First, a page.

No one else is going to say it, so I am here to champion him. For The Brand!
Dalton Witherspoon was the single most important person in winning the Navy game. Yes, the defensive line played incredibly well against one of the most rush-dominant programs of the last quarter-century. And Marquez had a great bounce-back game as well.
But Navy’s game script looks a whole lot different if UH does not get those crucial 9 points off Dalton’s field goals early in the game. The Midshipmen are a completely different team playing with the lead as opposed to playing from behind.
3 crucial first-half field goals
Let’s start with Dalton’s first kick. Nothing sexy about it (compared to the others) but this is a confidence builder for the entire UH offense in a road conference game. Playing against a time-of-possession team like Navy, each possession is more critical. The UH offense puts together a 13-play drive after starting at midfield but stalled in the red zone, running six plays inside the 20 for four net yards. But here comes the trusted kicker to put the first points on the board for the Coogs.
Navy scores on the subsequent drive and UH comes back with an 11-play drive that peters out at the 36-yard line. This could be the turning point in the game for UH, having just given up points and following it by coming up empty on a long drive. Dane Roy talked about getting points on the board to boost the team’s confidence and he’s right. He’s also right about putting pressure on the scoreboard – you can’t fall behind these guys and give the ball back in prime field position. But Dalton took care of all of those problems.
Dana’s confidence in Dalton never wavered and he sends the kicker out for the longest attempt of his career, a 53-yarder. UH had only attempted one kick of 50+ yards since my senior year in 2012 (Kyle Bullard made a 51-yarder in 2014) and Dalton’s career-long make was 46-yards. This was a lot of confidence.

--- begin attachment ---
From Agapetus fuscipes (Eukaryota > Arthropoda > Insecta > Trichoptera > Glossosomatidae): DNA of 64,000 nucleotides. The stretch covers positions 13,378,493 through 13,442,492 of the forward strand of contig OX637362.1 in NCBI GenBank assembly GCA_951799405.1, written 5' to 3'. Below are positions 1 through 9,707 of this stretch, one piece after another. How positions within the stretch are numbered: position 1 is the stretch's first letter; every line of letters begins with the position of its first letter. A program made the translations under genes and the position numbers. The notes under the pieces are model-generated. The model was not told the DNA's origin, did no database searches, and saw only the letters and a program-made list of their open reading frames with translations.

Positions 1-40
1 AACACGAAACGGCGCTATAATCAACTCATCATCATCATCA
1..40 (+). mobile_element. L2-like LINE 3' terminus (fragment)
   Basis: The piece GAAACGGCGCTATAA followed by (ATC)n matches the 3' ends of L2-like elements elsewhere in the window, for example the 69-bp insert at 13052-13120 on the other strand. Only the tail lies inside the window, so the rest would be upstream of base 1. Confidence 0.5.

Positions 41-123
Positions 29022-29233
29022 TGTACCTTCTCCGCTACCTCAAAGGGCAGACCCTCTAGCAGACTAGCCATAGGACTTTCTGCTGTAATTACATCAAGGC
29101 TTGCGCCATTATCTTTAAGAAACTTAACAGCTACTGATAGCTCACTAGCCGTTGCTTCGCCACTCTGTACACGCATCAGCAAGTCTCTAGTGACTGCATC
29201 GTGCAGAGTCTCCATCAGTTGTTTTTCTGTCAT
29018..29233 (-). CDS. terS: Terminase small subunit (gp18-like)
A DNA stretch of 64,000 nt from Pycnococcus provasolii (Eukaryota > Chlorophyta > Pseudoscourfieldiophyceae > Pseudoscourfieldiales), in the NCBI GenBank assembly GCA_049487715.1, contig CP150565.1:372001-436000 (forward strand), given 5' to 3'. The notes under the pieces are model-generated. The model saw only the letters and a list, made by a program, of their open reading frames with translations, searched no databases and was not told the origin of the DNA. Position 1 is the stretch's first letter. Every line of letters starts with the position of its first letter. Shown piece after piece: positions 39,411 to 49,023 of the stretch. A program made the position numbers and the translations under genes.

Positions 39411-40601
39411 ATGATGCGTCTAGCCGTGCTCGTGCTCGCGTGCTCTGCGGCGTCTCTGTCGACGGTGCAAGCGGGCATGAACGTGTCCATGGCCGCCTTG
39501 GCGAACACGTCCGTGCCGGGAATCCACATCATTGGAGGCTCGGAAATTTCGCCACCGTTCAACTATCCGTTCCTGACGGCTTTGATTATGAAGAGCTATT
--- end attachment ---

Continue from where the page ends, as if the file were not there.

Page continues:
Witherspoon calmly lines up like it is any other kick. As we say, all kicks are created equal. Dalton calmly approaches the ball and swings with a little extra power to ensure it has the distance.
This kick was driven a slight bit more which means it didn’t hit the apex like some of his other kicks. Driven kicks come out with a higher velocity and travel further but have a greater potential of being blocked. The kick draws perfectly from the right hash through the center of the uprights. Bam! UH just answered Navy’s touchdown and Witherspoon ties Roman Anderson and Dustin Bell for the longest FG in school history.
Feeding off that momentum, UH forces a quick 3-and-out and then puts together another drive. But after a holding penalty, Clayton Tune faces a 3rd-and-17 before hitting a crossing Marquez Stevenson underneath for 11. As soon as he catches it, Marquez heads upfield between the hashes to give Dalton a straighter, easier kick.
Witherspoon comes out to line up for the kick from 45 yards out, this time just outside the left upright. Witherspoon is unfazed by his career-long earlier and drills it like it’s any other normal kick. This one is right down the middle to give UH the lead again.
On this one, Dalton had a smoother swing and follow-through than on the 53-yarder; it looks more like the traditional ball that Witherspoon hits. This had a higher apex and the flight path was on a straight light with no deviation.
If Witherspoon had not scored UH’s first 9 points then this could be a completely different ball game in the 2nd half. Dana has shown that he trusts Witherspoon with almost any kick and will utilize him to pick-up the offense when it’s needed. Against UCF this week, the Cougars have to convert on 3rd down (or 4th down if Dana’s chart says go for it) but if they don’t, having a weapon like Dalton’s leg could be pivotal.